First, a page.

Monday, December 26, 2005

Season's wolves

Myron howls over the annual Congressional ritual of planning to rape the final corner of Alaska of its oil for one more bloody American summer driving season, and sounds the same as he does every other year.

The oil men use technical measures in the legislature to grease it past the House of Representatives like a piece of pork (in the middle of the night as a rider on a budget bill). Then Myron Ebell comes on the TV and tells us that this was just routine tidying up at the end of the session before Christmas. He used the same voice to explain that smoking could cure cancer.

There are certainly mistakes in the above transcript. Ebell's third speech couldn't be by him; there was truth in it.

However, he ends with a great Ebellian outburst: "The whole thing is about a fundraising scam."

You see, people would only ever disagree with Exxon if they had been bribed and corrupted. No other explanation can be true.

It's just details. All of it. The real story behind these environmental battles is trust and mercy. The modern corporate world has made the political choice that there must be no promise which cannot be broken, and no cubic metre of the Earth which can be preserved from its rampage under any circumstance. It holds the power. It is God. It conquers all, and nothing hides from its light, or remains outside its sphere of destruction from where a finger could be pointed at its full-spectrum impoverishment. The forests shall be stripped into slagheaps and people will be given television sets for compensation. It is "unrealistic" that there be such a thing as public wilderness. Resistance is futile.

That's the message they want people to see.

Meanwhile, in a headline article which I've had to read because Myron is being a lazy, unproductive, good-for-nothing freeloader at the Competitive Enter-shaft Institute, Marlo Lewis growled about the proposed windfall tax on oil profits, trying to tell us that it's a legitimate return on investment qualified by the risk that oil might go out of fashion. He misrepresents the reader about (a) the clear difference between taxing profits and taxing income, and (b) the fact that oil is a finite resource that cannot be multiplied just because people are willing to pay more for it.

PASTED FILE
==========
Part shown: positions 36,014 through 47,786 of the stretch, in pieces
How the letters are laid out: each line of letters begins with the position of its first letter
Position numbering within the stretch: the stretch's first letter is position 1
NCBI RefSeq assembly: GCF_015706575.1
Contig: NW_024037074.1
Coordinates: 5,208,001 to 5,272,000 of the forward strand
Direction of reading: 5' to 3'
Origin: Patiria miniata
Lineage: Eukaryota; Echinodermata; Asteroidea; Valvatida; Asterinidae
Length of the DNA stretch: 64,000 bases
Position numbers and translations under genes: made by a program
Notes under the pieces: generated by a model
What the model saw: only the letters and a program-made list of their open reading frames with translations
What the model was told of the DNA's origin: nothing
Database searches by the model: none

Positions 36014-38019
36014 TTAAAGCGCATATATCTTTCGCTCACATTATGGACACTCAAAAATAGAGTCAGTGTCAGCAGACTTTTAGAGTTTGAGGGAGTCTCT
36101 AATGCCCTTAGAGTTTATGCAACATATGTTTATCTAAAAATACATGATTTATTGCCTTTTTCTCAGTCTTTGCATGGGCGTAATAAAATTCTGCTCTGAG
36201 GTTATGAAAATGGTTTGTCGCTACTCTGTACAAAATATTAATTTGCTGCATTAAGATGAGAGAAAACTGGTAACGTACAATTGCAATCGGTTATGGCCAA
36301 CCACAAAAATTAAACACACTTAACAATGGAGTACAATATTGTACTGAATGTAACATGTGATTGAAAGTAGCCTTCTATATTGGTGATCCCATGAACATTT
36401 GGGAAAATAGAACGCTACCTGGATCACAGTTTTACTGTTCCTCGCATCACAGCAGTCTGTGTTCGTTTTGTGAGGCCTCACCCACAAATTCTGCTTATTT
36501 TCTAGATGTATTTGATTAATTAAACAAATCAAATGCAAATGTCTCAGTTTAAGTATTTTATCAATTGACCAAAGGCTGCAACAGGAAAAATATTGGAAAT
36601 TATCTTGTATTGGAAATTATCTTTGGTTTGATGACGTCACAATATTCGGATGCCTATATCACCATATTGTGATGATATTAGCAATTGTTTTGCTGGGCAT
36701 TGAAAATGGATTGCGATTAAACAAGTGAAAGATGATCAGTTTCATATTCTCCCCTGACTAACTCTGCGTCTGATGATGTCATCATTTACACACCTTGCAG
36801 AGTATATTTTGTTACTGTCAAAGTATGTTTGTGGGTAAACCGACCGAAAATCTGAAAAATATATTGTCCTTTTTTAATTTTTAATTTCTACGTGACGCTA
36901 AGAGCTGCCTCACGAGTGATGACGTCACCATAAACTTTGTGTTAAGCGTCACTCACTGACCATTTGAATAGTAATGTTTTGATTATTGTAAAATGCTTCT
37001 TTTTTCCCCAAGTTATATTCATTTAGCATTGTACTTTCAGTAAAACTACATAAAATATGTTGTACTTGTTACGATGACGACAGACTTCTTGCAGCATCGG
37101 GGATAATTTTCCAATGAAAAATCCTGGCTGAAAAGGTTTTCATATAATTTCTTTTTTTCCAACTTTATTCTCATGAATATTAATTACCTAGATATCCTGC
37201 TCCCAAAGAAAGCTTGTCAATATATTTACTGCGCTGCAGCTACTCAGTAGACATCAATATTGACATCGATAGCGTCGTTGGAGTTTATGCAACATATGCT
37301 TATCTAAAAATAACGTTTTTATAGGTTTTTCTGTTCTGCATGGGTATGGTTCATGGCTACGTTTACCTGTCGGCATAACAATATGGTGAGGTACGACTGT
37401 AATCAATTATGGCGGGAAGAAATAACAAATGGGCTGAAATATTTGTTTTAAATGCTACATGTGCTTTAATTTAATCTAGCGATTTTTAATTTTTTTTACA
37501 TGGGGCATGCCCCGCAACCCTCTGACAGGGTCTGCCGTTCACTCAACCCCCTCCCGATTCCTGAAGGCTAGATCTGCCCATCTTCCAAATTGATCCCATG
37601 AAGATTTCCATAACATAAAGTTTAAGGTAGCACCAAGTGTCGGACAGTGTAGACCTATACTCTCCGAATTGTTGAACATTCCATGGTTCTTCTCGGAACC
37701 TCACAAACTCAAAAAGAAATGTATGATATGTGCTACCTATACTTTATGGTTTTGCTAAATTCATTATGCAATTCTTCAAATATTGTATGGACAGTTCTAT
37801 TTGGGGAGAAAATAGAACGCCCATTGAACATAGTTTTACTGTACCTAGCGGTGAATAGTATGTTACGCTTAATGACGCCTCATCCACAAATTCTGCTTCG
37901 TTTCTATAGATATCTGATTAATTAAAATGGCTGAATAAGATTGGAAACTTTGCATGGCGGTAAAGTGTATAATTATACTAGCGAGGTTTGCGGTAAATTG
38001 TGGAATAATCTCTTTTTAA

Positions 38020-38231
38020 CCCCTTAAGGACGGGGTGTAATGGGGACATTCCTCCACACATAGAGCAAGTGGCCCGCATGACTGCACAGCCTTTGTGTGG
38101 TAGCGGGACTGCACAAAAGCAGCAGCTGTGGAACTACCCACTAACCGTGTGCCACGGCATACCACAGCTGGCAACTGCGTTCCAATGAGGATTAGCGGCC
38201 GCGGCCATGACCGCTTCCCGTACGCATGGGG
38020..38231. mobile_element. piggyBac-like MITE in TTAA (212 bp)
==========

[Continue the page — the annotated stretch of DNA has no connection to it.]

Mr Lewis goes on to say: "[E]very candid observer knows [this policy] is intended to penalize and stigmatize America's leading energy companies. Congress cannot single out U.S. oil companies for hostile treatment without increasing the already formidable political risks facing the industry and scaring off investors."

But, No-n-n-n-n-n-n-no-no. These profits are stigmatizing the industry bigtime, because people see a massive creaming off of the difference between a variably high market price against a more-or-less fixed cost of oil extraction. We, who have seen stock market bubbles and crashes, don't really believe in "investor confidence" as an aspect of long-term racial memory, to the extent that the "investors" in 5 years time are going to give a damn or even know what we do to the fat-cat "investors" in this age such that they could be tangibly "scared off" into putting their money somewhere else, like a hole in the ground.

They are too shielded from socio-political reality by this amazing PR machine, which includes the entire volume of lies that come out of the CEI.

Things have got to change.

What must happen is that the rich, the vastly wealthy oil companies, have got to come up with a way to seriously giving something back before we rise up and take it from them. They must make concessions for life on this planet to be bearable. The oil execs can, if they are not stupid, remain fabulously rich, as they are, but have got to know that pushing their dominance too far makes them like Marie-Antoinette. They will force the people to riot, and their heads will be on the block because they were too blind to see it coming, and too insensitive to realize people were hurting. It has not occured to them for one second that they had the power to put it right for essentially inconsequential costs to themselves in terms of their personal lifestyle and affluence.

It's foolish. It's unforgiveable. But these dumb-asses blindly resist all efforts to Get Real about the state of world by continuing to fund professional liars like Myron Ebell and his friends.

Exxon and the other corporate backers must immediately cease their funding of the Competitive Enterprise Institute, and publically dissociate themselves from their message, before any sane consideration of the oil and environmental crises can begin.


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